The demand for rapid prototyping of lightweight, complex, and low-cost structures has led the aerospace industry to leverage three-dimensional (3D) printing as a manufacturing technology. For example, the manufacture of aircraft engine components, unmanned aerial vehicle (UAV) wings, CubeSat parts, and satellite sub-systems have recently been realized with 3D printing and other additive manufacturing techniques. In this freshman seminar, a survey of state-of-the-art 3D printing processes will be reviewed and the process-dependent properties of 3D-printed materials and structures will be analyzed in detail. In addition, the advantages and disadvantages of this manufacturing approach will be debated during class! To give students exposure to 3D printing systems in action, tours of actual 3D printing facilities on campus (Stanford's Product Realization Laboratory), as well as in Silicon Valley (e.g., Made in Space) will be conducted.
Terms: Spr | Units: 3 | UG Reqs: WAY-AQR

AA 120Q: Building Trust in Autonomy

Major advances in both hardware and software have accelerated the development of autonomous systems that have the potential to bring significant benefits to society. Google, Tesla, and a host of other companies are building autonomous vehicles that can improve safety and provide flexible mobility options for those who cannot drive themselves. On the aviation side, the past few years have seen the proliferation of unmanned aircraft that have the potential to deliver medicine and monitor agricultural crops autonomously. In the financial domain, a significant portion of stock trades are performed using automated trading algorithms at a frequency not possible by human traders. How do we build these systems that drive our cars, fly our planes, and invest our money? How do we develop trust in these systems? What is the societal impact on increased levels of autonomy?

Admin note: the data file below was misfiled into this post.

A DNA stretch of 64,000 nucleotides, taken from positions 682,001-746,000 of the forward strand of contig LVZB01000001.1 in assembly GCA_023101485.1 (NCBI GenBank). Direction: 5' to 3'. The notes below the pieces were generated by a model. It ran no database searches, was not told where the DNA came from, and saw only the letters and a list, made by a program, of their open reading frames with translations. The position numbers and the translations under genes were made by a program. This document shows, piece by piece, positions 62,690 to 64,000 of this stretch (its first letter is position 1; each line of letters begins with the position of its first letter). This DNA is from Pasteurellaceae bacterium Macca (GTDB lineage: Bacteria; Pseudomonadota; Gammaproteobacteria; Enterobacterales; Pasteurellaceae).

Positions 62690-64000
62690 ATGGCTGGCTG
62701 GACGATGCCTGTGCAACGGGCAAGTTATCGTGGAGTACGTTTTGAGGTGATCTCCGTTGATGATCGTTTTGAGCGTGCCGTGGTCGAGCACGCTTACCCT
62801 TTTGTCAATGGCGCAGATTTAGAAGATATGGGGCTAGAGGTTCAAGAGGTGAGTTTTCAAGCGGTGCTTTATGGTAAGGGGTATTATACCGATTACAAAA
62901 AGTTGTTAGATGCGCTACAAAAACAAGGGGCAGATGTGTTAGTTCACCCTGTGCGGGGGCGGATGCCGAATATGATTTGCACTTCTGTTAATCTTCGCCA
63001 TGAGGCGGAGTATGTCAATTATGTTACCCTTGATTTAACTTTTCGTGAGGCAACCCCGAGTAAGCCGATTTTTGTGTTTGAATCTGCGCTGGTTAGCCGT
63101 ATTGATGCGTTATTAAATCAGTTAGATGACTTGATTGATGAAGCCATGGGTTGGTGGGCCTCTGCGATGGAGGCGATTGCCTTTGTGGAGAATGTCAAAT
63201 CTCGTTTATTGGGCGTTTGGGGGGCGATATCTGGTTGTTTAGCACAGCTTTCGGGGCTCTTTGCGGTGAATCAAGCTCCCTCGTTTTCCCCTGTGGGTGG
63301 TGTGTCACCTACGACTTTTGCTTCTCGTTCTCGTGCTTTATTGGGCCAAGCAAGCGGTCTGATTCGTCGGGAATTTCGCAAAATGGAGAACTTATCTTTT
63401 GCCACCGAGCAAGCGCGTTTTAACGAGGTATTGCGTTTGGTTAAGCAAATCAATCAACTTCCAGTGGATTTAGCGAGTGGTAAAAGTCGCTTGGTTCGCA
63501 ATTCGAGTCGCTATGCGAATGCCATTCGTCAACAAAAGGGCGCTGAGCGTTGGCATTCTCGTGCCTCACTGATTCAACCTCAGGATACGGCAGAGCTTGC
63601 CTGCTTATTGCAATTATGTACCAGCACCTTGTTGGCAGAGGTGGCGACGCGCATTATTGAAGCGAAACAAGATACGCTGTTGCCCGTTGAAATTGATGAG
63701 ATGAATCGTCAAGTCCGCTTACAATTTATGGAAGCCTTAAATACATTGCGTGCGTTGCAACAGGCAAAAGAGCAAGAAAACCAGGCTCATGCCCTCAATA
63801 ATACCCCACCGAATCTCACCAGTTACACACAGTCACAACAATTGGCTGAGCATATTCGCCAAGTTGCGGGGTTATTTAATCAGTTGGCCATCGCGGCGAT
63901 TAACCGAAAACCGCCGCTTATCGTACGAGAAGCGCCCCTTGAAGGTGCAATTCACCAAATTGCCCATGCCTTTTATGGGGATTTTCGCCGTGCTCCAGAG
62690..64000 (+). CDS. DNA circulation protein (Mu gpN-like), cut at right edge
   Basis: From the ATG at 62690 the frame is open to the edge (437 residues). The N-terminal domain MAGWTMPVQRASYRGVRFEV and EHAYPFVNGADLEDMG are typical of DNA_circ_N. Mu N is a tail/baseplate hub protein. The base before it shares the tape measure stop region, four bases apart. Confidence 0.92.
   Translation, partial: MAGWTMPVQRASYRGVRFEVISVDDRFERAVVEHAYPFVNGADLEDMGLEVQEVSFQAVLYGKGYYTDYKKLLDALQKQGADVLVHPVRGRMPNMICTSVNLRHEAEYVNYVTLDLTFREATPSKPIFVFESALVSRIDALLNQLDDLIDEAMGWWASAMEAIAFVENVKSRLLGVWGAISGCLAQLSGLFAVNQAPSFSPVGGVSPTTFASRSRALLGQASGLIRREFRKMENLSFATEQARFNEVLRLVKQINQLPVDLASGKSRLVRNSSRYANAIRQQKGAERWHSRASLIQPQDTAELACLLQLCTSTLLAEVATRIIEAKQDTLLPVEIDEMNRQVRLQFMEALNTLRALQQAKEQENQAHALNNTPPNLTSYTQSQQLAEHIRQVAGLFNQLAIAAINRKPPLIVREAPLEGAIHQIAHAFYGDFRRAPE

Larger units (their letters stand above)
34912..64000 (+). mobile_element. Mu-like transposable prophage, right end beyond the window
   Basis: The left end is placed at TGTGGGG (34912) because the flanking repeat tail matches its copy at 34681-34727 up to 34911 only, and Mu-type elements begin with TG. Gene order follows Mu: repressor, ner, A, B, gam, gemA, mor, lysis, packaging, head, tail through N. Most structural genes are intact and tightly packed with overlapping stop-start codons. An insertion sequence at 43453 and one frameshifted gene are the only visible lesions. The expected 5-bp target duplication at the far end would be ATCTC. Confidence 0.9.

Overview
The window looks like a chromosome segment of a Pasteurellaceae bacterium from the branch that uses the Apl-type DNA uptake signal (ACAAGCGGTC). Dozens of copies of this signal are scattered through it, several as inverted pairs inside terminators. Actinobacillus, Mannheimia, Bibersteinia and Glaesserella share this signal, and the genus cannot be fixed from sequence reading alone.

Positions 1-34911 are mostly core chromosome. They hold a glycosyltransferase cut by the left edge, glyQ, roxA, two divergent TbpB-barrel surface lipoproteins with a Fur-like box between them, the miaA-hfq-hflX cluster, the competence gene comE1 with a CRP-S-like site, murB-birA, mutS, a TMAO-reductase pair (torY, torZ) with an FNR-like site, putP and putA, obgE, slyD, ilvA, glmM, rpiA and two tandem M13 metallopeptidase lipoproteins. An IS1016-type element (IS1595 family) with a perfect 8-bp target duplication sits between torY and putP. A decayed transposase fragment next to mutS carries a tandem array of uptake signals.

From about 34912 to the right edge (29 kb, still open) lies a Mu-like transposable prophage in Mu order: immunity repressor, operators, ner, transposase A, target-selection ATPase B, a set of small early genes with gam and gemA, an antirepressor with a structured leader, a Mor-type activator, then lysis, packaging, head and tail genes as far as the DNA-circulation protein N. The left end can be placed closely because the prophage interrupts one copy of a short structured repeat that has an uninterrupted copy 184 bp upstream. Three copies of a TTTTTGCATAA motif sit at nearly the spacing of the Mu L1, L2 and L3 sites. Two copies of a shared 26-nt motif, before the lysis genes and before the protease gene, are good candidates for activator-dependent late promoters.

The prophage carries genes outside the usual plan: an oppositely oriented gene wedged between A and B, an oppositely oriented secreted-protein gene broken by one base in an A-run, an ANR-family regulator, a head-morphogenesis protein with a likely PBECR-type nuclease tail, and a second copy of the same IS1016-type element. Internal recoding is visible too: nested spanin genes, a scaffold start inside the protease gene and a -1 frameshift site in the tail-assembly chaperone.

Terms: Win | Units: 3 | UG Reqs: WAY-AQR, WAY-SMA

AA 121Q: It IS Rocket Science!